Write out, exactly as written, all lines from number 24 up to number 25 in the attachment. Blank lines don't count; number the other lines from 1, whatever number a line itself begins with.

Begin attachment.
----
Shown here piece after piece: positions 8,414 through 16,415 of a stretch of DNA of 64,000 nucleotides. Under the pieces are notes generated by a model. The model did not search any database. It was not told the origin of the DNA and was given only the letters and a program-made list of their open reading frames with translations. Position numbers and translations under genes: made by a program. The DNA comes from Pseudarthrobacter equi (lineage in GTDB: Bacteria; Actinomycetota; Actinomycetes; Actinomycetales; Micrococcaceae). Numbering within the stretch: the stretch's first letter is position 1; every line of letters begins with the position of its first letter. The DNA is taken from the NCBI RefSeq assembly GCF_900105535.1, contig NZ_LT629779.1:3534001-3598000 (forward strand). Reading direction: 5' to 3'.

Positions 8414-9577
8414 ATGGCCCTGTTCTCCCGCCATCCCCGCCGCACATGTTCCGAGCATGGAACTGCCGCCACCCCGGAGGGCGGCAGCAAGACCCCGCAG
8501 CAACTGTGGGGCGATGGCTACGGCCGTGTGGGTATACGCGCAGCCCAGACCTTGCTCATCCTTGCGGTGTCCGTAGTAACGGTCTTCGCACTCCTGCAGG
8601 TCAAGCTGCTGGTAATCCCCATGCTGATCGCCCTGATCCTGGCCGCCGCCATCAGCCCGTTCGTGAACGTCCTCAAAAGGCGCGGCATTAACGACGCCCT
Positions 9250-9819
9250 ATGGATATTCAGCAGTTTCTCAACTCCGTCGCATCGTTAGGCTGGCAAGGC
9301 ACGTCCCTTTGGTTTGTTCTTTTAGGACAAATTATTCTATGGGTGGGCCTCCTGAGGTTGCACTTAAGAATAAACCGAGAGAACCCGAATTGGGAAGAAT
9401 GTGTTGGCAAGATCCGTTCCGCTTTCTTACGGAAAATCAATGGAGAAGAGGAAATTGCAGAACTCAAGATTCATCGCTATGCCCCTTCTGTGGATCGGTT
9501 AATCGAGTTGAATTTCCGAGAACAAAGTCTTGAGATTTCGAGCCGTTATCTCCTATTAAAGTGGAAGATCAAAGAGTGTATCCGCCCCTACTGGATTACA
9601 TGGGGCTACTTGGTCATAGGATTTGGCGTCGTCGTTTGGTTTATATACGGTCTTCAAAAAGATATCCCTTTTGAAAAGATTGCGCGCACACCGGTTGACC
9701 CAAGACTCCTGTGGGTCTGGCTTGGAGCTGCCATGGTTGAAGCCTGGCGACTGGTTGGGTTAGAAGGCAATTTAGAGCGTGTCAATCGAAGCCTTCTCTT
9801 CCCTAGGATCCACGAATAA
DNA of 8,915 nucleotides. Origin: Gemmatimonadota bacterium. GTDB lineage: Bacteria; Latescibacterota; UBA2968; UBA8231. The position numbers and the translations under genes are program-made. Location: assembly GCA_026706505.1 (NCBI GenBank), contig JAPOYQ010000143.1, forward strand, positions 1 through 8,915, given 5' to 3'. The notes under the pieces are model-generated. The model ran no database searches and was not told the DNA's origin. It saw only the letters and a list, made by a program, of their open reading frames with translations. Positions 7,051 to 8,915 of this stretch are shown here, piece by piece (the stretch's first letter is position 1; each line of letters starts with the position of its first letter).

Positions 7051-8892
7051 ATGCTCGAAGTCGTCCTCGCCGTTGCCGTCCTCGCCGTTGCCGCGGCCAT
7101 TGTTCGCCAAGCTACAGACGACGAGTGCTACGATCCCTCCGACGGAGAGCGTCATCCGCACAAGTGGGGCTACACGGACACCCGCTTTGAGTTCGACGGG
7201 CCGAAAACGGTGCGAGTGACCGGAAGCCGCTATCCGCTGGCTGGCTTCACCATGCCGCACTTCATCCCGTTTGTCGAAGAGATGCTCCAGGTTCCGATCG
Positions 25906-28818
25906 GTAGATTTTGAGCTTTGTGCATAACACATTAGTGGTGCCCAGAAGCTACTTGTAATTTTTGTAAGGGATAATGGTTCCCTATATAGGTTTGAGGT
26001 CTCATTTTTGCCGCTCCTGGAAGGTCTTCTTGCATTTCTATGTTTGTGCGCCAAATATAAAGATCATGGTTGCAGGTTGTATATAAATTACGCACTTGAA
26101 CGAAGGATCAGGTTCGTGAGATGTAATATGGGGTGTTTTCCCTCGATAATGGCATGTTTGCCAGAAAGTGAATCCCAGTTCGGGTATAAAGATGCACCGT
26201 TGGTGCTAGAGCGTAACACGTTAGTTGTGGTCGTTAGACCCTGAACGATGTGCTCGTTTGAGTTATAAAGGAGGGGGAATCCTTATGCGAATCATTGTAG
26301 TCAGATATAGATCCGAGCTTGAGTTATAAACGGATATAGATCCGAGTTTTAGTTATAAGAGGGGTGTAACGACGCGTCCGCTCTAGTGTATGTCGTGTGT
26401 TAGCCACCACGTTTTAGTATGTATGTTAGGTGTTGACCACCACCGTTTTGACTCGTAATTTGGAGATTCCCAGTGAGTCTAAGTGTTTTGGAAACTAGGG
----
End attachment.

26301 TCAGATATAGATCCGAGCTTGAGTTATAAACGGATATAGATCCGAGTTTTAGTTATAAGAGGGGTGTAACGACGCGTCCGCTCTAGTGTATGTCGTGTGT
26401 TAGCCACCACGTTTTAGTATGTATGTTAGGTGTTGACCACCACCGTTTTGACTCGTAATTTGGAGATTCCCAGTGAGTCTAAGTGTTTTGGAAACTAGGG